What a French doctor’s office taught me about health care?

What a French doctor’s office taught me about health care?

A dozen of us sit expectantly in the orthopaedic surgeon’s waiting room. We’re here for follow-ups. Some, like me, have had bunions removed. Others have had hips or knees replaced. Most are older women. The copies of Paris Match and Le Monde on the table are at least six months old. The only artwork is a framed print of Claude Monet’s “Poppy Fields Near Argenteuil.” Since I’m only two weeks out from surgery and can’t drive, I came by taxi.

The fare was underwritten by the French social security system, known familiarly as la Sécu, which also provides health insurance for all residents. The woman seated opposite me tells me she’s on her second bunion surgery. Her doctor, a top orthopaedic surgeon, charges more than the normal Sécu compensation, as do many specialists. Most French people purchase a supplementary insurance plan to cover costs not picked up by la Sécu. As a French resident and taxpayer, I have one too. Another woman is recovering from a hip replacement. Medical chat is common in French waiting rooms. If the wait is long, everyone comes to know everything about one another’s complaints. To my friends in the United States, this casual attitude seems foolish, even risky.

But in France, medical privacy is irrelevant. No one will lose her job because of a lengthy convalescence. There is no possibility that pre-existing conditions will make insurance unaffordable. Unemployed people still receive treatment. Huge medical bills do not reduce ordinary citizens to a state of existential terror. The absence of unease over health care alters the texture of French experience. We get cozy in waiting rooms. A woman in her late 60s sits next to me. She fidgets and appears close to tears. She leans over and asks in a low voice how long it has been since my surgery. She’s wearing the orthopaedic boot, but unlike the rest of us bunion ladies, she’s still using crutches. She tells me she had surgery four weeks ago and believes something is wrong.

The woman across from me leans forward. “Que s’est-il passé?” What happened? My neighbour describes a “sensation de craquement” — the feeling that the bones in her foot are crunching when she puts weight on it. Three other women reassure her: The bone crunching is normal. Those bones had to be broken and realigned to reshape her foot. Yes, but the physical therapist told her that the doctor had botched something. Now she’s frightened. The therapist was completely wrong, we tell her. She seems relieved, but grows worried again when she realises she should have restarted physical therapy sessions a month ago. Then the doctor appears and calls the woman’s name. Even rock-star orthopedists here don’t have nurses helping them in their offices.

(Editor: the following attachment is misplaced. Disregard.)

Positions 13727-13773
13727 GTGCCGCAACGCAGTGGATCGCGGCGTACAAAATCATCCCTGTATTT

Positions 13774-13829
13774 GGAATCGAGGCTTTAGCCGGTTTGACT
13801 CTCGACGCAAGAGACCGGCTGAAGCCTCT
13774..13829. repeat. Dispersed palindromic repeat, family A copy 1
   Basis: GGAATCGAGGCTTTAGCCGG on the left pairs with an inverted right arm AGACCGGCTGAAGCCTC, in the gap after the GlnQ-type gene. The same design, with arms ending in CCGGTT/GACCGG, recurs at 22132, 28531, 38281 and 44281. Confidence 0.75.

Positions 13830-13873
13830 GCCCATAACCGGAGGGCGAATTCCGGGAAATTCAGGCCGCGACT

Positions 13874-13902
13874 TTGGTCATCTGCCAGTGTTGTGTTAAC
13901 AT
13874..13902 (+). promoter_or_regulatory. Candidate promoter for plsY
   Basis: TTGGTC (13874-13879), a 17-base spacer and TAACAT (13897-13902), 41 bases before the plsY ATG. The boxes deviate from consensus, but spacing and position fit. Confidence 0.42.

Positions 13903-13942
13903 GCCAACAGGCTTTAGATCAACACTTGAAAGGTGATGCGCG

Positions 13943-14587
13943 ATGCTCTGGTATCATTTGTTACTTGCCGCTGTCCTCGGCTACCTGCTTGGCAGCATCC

The doctor changes his own examining table paper. His staff consists of two foul-tempered office assistants who make appointments, take payments and hand out prescriptions. The woman picks up her crutches. He raises his hands in question. The crutches? Still? She fights back tears. We reassure her it will be fine. She limps after him into the examining room, dragging the crutches in one hand. I am an accidental European. I developed breast cancer in 2009. With no continuing medical coverage in the United States, and in desperate need of it, I moved to Britain. Under the sponsorship of an acquaintance, I was granted “indefinite leave to remain” and received care through the National Health Service. When I moved to France four years ago, the French system quickly took over covering me.

It has taken me nine years to grow accustomed to the idea that my health care won’t suddenly evaporate at the whim of a new government. Doctors here often ask how I landed in Europe. When I tell them, they shake their heads. American values are deranged, they say. Sometimes I encounter Americans for whom visiting France is like a trip to Disneyland, only with foie gras, and they’ll ask about medical care. One such visitor, on learning I have a “carte vitale,” a social security card, asked, “How did you score that?” as if health insurance was like box seats at a Yankees-Red Sox game. I don’t live in the promotional brochure version ofFrance those Americans are touring.

France for me was not a vacation selection. Moving to Europe was a choice weighed against other, grimmer options for health care, which included the strong possibility of being bankrupted by cancer treatment and winding up at the mercy of New York state’s welfare system. In France I can rest assured I will not be refused care for any treatable condition, including a painful bunion — or yes, even a recurrence of breast cancer. All the same, I’d rather have been able to get coverage without emigrating. Too many Americans do not realise how much better off they would be if they felt safer about access to medical care. Imagine what might happen if everyone felt safe — safe enough to talk about ailments in waiting rooms.




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